In other words, the dream watch and the waking watch had stopped at the same moment. Possibly the sleeping Dunne had sensed that his watch’s familiar ticking had stopped, and this had informed his dream. “But — how did I come to see, in that dream, that the hands stood, as they actually did, at half-past four?”
The most outlandish uncle of all was William Strachey. Notwithstanding his having lived in India only five years, and his association with the British empire having been slight and undistinguished, he persevered in upholding Eastern customs with far greater rigidity and a finer disregard for common sense than any other Strachey. Having once visited Calcutta, he became convinced that the clocks there were the only reliable chronometers in the world, and kept his own watch set resolutely by Calcutta time, organizing the remaining fifty-six years of his life accordingly. The results were disconcerting for his friends and family in England. He breakfasted at afternoon tea and lived most of his waking hours by candlelight. In visits to Sutton Court, his strange nocturnal habits earned him a reputation in astrology among the embedded Somerset folk.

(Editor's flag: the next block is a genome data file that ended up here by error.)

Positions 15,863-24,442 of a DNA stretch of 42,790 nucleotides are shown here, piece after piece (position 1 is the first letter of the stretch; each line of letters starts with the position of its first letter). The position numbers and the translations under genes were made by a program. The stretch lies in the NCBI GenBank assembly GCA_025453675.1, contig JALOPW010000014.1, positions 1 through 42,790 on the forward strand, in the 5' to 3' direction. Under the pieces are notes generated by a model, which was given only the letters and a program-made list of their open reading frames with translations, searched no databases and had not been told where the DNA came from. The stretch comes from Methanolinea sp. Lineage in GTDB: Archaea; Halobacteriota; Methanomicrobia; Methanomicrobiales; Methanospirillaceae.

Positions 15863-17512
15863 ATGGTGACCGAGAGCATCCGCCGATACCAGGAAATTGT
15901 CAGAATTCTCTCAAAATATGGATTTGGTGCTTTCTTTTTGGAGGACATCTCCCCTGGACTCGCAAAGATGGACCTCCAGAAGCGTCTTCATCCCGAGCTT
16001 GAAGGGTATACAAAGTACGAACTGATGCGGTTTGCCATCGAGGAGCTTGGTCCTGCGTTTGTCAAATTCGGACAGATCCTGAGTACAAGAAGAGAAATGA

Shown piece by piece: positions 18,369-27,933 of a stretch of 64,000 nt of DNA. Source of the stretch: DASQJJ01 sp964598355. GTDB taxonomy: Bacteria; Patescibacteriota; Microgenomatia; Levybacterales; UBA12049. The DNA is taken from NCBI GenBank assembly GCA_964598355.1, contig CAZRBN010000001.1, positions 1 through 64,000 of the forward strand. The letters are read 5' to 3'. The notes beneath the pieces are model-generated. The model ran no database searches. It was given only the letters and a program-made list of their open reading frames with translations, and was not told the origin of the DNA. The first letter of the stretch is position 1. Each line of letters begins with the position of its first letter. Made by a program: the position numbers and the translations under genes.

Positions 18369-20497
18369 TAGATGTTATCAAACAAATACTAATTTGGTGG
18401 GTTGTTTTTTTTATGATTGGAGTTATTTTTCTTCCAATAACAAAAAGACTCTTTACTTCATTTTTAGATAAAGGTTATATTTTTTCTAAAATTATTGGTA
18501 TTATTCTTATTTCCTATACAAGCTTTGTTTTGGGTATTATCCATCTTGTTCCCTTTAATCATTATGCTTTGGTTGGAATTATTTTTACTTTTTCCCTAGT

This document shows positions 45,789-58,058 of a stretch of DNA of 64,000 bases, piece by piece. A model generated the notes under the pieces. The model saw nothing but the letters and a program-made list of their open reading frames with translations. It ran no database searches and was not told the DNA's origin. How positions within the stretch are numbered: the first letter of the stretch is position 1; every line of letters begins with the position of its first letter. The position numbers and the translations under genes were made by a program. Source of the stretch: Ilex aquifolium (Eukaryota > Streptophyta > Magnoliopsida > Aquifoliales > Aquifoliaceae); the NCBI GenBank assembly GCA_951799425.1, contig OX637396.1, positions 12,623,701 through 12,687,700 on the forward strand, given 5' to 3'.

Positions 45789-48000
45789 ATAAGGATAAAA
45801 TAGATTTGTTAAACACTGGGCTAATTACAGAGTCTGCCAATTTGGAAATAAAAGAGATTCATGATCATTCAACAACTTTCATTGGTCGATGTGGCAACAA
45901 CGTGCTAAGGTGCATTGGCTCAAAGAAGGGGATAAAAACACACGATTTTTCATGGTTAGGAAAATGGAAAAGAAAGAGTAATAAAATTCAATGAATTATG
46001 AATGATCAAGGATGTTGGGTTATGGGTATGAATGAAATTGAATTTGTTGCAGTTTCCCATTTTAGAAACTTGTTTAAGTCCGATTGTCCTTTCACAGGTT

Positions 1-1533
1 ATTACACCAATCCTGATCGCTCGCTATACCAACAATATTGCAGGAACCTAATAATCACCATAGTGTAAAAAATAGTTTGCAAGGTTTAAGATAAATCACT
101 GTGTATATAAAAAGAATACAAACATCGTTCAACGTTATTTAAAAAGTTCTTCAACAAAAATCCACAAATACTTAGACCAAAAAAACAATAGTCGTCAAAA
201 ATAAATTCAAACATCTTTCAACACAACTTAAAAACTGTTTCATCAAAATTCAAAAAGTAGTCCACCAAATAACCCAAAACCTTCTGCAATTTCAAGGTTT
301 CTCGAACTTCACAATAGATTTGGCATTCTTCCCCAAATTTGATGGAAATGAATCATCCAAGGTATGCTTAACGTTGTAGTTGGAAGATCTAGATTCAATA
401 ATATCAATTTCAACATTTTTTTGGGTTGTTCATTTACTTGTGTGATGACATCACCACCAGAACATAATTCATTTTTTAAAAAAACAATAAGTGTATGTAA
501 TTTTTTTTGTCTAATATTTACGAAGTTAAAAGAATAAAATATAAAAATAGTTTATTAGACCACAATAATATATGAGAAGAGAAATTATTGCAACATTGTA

— Michael Holroyd, Lytton Strachey, 1995
In writing the first edition of Scouting for Boys in 1908, Robert Baden-Powell planned to include a section on self-abuse.
“You all know what it is to have at times a pleasant feeling in your private parts,” he wrote, “and there comes an inclination to work it up with your hand or otherwise. It is especially likely to happen when you see a dirty picture or hear dirty stories and jokes. Well, lots of fellows from not knowing any better, please themselves in this way until it often becomes a sort of habit with them which they cannot get out of.”